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5 things we learned at Unite 2014

The stars (and Starbucks) come out in Seattle
5 things we learned at Unite 2014

San Francisco. Amsterdam. Vancouver. Seattle.

Unity's choices of locations for its annual conference Unite over the last few years reads like stops on a glamorous world tour: as anyone who has attended any of the above will attest, the firm simply doesn't choose bad venues.

Seattle – the most recent port of call on Unity's sweep of global hotspots – was no different.

With the three day conference taking place underneath the gaze of the city's famous Space Needle there was an added glitz to this year's proceedings, though the typical warm nature of the conference itself remained in tact.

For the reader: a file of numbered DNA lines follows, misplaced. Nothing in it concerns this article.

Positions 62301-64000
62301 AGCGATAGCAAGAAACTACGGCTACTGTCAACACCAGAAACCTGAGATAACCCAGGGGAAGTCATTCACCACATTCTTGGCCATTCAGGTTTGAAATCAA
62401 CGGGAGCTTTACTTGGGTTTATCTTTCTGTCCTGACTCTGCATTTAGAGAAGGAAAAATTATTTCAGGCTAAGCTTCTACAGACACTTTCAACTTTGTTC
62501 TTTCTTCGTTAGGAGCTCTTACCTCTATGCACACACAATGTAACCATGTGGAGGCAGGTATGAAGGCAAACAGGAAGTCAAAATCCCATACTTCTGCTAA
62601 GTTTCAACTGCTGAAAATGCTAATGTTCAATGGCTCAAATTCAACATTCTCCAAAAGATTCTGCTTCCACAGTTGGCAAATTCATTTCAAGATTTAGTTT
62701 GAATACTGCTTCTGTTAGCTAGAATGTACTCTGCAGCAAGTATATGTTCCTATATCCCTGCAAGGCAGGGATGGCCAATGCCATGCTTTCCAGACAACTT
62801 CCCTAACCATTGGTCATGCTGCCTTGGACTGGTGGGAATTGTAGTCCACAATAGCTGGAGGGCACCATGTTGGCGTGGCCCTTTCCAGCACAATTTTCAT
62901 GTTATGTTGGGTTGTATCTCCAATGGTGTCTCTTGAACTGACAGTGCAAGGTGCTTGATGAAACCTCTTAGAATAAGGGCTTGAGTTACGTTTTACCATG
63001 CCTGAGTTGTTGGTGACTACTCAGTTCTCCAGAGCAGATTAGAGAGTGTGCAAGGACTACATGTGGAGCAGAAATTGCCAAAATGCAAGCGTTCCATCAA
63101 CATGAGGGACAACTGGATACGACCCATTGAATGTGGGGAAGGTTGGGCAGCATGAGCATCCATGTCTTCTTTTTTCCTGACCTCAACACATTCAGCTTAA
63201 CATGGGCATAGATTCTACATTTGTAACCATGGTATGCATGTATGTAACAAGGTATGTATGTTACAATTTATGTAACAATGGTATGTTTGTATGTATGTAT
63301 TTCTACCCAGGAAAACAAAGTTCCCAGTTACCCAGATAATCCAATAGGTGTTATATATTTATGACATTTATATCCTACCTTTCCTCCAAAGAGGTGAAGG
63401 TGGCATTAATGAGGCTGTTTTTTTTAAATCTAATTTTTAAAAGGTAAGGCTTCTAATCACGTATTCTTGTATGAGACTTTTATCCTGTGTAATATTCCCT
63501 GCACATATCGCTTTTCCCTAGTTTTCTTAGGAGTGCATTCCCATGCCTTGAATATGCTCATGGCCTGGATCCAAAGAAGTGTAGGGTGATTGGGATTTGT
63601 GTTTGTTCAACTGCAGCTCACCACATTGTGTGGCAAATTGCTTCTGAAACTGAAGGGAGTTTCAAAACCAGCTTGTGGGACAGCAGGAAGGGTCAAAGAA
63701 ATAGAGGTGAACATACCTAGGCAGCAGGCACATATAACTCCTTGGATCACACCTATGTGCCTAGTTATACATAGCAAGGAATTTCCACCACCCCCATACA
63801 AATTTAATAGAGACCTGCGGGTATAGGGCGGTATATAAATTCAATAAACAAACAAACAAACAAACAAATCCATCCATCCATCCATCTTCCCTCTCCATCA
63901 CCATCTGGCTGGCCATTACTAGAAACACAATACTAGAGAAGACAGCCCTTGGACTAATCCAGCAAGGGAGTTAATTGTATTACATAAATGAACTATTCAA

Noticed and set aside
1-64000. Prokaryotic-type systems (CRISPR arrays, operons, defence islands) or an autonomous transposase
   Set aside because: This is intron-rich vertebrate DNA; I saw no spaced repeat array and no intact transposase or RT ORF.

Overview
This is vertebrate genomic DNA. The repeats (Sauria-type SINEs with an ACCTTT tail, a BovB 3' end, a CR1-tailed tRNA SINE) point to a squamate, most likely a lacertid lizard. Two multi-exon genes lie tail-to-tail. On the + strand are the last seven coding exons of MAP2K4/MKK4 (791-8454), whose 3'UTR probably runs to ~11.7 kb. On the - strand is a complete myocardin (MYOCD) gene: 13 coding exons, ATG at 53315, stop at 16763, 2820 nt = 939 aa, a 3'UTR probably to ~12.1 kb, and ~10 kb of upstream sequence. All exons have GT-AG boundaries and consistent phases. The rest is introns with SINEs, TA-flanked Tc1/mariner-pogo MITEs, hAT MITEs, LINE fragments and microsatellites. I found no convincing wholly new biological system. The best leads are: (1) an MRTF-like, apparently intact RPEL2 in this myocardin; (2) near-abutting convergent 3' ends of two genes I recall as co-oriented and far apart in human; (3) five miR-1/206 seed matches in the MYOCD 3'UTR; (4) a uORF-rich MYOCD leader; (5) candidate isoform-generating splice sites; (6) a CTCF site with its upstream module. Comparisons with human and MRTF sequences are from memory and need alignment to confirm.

But why is that? Of all the trade events attends, Unite is undoubtedly the one that attracts the largest body of hobbyists and enthusiasts, meaning this isn't just an excuse for developers to sell their games, services tout their businesses or suited up CEOs hobnob over overpriced fizzy wine.

Rather, Unite has all the passion of a consumer expo mixed up with the conviction and delivery of a trade event.

So, aside from the fact that Starbucks tastes infinitely better the closer to its source you get – the all-conquering coffee chain undoubtedly Seattle's most notorious export – what did we learn from Unite 2014?

Click the button below to find out.

#1: Unity is as much a pop star as it is an engine